Producers of To Kill a Mockingbird chose not to distribute scripts to reviewers – a strange decision. Even the junkiest jukebox musical or solo vanity project offers critics a text from which to quote accurately, or to jog their memories. And while perhaps it was not his call, wouldn’t Aaron Sorkin – who adapted Harper Lee’s bestselling 1960 novel – like to share his handiwork with the press? He certainly writes like a man in love with his own typing.
To anyone who has lost a weekend in West Wing DVDs or checked out HBO’s The Newsroom or simply followed Sorkin since his Broadway splash nearly 30 years ago with A Few Good Men, the jokey, rat-a-tat dialogue of this Mockingbird will not surprise. The script is peppered with smart-alecky patter, metatheatrical narrative winks and clever aphorisms by the bushel. “They say what doesn’t kill you makes you stronger,” sighs the black maid Calpurnia (LaTanya Richardson Jackson). “But what do the things that kill us do?”
You can practically hear Sorkin kissing his fingertips after that line, which evaporates upon close inspection. I’d call such bits Sorkinisms if they were more startling and fresh. You can get away with that sort of empty rhetorical flash in series TV and movies, but truth is, Sorkin’s channeling better writers that came before: Sturges, Odets, Miller, masters of screwball banter, tough talk and impassioned speeches by great men. Men like … Agent K from Men in Black. “A person is smart. People are dumb,” lawyer Atticus Finch (Jeff Daniels) quips, taking his cue from … Tommy Lee Jones circa 1997?
If the jokey and pompous detours of this adaptation sound the occasional false note, the outlines of the plot have been respected. Jean Louise Finch (Celia Keenan-Bolger), known as Scout in her tomboy youth, recalls a memorable summer during which her widower father, the decent, upright lawyer Atticus Finch, defended a black man accused of rape and battery. The defendant is Tom Robinson (Gbenga Akinnagbe), an honest worker with a mangled hand, which Atticus sees as clear exculpatory evidence. But this is small-town Alabama in the 1930s, and the all-white jury has lived its life ignoring injustice in plain sight. And even if Atticus wins the case, how can he protect Tom from the lynch mob? Another strand from the book is the mystery of Boo Radley (Danny Wolohan), a man-child who never leaves his house, and around whom grisly myths and legends have grown. Scout, her hot-tempered older brother Jem (Will Pullen) and Boo cross paths at a critical juncture in the story.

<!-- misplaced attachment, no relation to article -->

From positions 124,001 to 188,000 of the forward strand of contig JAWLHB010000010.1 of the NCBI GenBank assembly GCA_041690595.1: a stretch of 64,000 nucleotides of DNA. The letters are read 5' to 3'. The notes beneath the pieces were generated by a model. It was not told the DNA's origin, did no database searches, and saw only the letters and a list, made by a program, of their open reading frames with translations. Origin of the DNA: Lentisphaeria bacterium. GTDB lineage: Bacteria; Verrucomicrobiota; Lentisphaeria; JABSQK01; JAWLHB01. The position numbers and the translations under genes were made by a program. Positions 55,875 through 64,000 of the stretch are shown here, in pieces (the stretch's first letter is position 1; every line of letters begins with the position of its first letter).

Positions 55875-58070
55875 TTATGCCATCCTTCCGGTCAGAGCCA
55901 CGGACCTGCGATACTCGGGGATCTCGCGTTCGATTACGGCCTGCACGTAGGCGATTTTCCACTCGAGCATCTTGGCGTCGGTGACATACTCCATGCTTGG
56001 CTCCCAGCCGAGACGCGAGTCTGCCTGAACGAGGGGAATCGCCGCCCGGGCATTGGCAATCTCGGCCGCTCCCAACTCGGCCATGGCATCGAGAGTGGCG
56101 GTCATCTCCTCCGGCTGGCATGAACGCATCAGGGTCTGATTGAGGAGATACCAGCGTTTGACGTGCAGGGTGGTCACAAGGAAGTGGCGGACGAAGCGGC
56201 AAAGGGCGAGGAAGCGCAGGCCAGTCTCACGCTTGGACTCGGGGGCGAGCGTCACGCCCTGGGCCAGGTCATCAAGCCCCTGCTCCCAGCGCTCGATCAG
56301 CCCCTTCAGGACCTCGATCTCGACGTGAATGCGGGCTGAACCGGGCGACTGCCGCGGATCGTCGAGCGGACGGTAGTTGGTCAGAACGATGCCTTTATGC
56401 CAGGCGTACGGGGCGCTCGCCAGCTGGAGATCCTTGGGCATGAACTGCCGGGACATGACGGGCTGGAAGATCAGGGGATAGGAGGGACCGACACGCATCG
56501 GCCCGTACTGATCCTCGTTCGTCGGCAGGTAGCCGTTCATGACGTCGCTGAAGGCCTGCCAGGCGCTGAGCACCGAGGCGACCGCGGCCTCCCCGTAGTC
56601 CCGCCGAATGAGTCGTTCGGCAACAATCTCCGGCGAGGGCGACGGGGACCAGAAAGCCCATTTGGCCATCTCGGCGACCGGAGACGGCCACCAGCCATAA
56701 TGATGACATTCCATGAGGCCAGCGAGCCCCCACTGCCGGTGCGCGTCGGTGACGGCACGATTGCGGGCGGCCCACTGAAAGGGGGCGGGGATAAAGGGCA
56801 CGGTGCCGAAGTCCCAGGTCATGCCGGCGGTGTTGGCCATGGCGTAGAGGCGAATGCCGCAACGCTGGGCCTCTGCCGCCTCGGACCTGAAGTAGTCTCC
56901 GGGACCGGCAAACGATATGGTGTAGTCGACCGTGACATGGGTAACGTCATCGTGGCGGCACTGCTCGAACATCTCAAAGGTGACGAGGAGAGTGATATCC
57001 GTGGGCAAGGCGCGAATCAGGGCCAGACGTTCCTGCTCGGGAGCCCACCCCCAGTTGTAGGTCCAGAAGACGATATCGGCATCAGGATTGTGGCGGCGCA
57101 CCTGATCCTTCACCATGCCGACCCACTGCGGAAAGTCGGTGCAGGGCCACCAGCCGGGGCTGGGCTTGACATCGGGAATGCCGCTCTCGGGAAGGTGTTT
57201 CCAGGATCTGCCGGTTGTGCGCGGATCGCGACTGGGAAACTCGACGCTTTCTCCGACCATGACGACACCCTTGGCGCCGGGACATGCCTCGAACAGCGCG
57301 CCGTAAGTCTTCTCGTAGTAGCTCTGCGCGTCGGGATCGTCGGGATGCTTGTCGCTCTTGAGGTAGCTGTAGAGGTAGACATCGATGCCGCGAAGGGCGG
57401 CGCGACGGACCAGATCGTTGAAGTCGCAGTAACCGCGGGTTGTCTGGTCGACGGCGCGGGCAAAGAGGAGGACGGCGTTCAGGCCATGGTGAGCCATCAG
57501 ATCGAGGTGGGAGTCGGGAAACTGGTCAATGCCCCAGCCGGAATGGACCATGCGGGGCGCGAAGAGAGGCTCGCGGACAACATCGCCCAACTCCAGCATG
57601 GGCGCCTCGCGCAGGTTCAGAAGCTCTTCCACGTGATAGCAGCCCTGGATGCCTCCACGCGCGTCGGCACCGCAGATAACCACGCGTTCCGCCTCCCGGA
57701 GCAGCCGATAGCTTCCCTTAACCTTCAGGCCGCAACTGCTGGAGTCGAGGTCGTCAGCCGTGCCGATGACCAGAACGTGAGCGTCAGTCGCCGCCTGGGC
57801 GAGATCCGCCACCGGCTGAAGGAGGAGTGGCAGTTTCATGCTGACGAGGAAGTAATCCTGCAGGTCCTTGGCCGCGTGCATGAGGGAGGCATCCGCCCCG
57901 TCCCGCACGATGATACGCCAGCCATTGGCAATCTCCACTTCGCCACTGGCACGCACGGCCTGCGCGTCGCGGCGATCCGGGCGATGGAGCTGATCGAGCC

Sorkin retains all this, as well as the suspenseful courtroom scenes where Atticus systematically dismantles the testimony of the victim, poor white trash Mayella Ewell (Erin Wilhelmi) and her seedy, KKK-belonging father Bob (Frederick Weller, in droopy moustache and stage potbelly, laying it on thick). One of his innovations is interesting and genuinely theatrical: The Lee novel is narrated solely by Scout, looking back on her childhood as an adult, but still channeling the world through six-year-old eyes. Sorkin divides the narration among Scout, Jem and their childhood friend Dill (Gideon Glick), a dreamy lad who comes to town in summer. The three pals juggle facts and take turns telling the story, forming a feisty kid chorus. You do lose the power of living behind Scout’s eyes, realizing along with her that the world is a dark place of hatred, hypocrisy and compromise. Still, advance grumbling that Sorkin had robbed Scout’s subjectivity in order to build up Atticus’ rock-ribbed saintliness were a bit exaggerated.
But there has been a trade-off. We lose some of the subtle poetry of a child’s coming of age, and in return we get a semi-woke Atticus doling out angry, liberal bumper stickers. “A mob is a place where people take a break from their conscience,” he grumbles righteously. In the novel, Bob Ewell encounters Atticus after the trial, and lobs a gob of tobacco-tinged spit in the attorney’s face. Atticus calmly wipes it away and goes about his business. But in Sorkin’s version, he nearly kicks the racist’s redneck ass. It’s satisfying in these ugly times to see our heroes fight back, but the gesture misses the point.
For all that, the production, staged with fluid intelligence by Bartlett Sher, offers a night of engaging storytelling by a corps of fine actors. Atticus may preach and sermonize, but Daniels maintains a crusty detachment that saves the character from sanctimony or idealized virtue. Keenan-Bolger is always a vibrant, aching presence on stage, and Glick’s willowy Dill adds grace notes of humor and whimsy to the proceedings. For a season that has included the dubious, overstuffed bustle and flash of The Ferryman and Network, at least Mockingbird comes by its theatrical effects honestly: with solid language and earnest moral problems.
The novel, while delivering a message of tolerance and kindness, does not moralize. In it, a black man dies for a crime he did not commit, while a white man kills another (bad) white man, but the law decides to protect him. Is that justice? Or just the way it has been and always will be? This season has brought a remarkable number of plays about black life and black pain, works clearly written in the horrifying wake of police murders of unarmed black men and women. The fact that a historically racist, white-supremacist-supported president occupies the White House only adds to their urgency. Plays such as Pass Over, Fairview, What to Send Up When It Goes Down, Eve’s Song and American Son have all dealt with the issues obliquely or head on. In the face of this wave of anger and grief, this prolonged theatrical scream that Black Lives Matter, To Kill a Mockingbird adds its faint, quaint, sepia-toned yelp of protest.
I can’t help but wonder if a playwright of color adapting the classic would have turned up the volume more effectively.
David Cote is a theater critic, playwright and opera librettist based in New York City.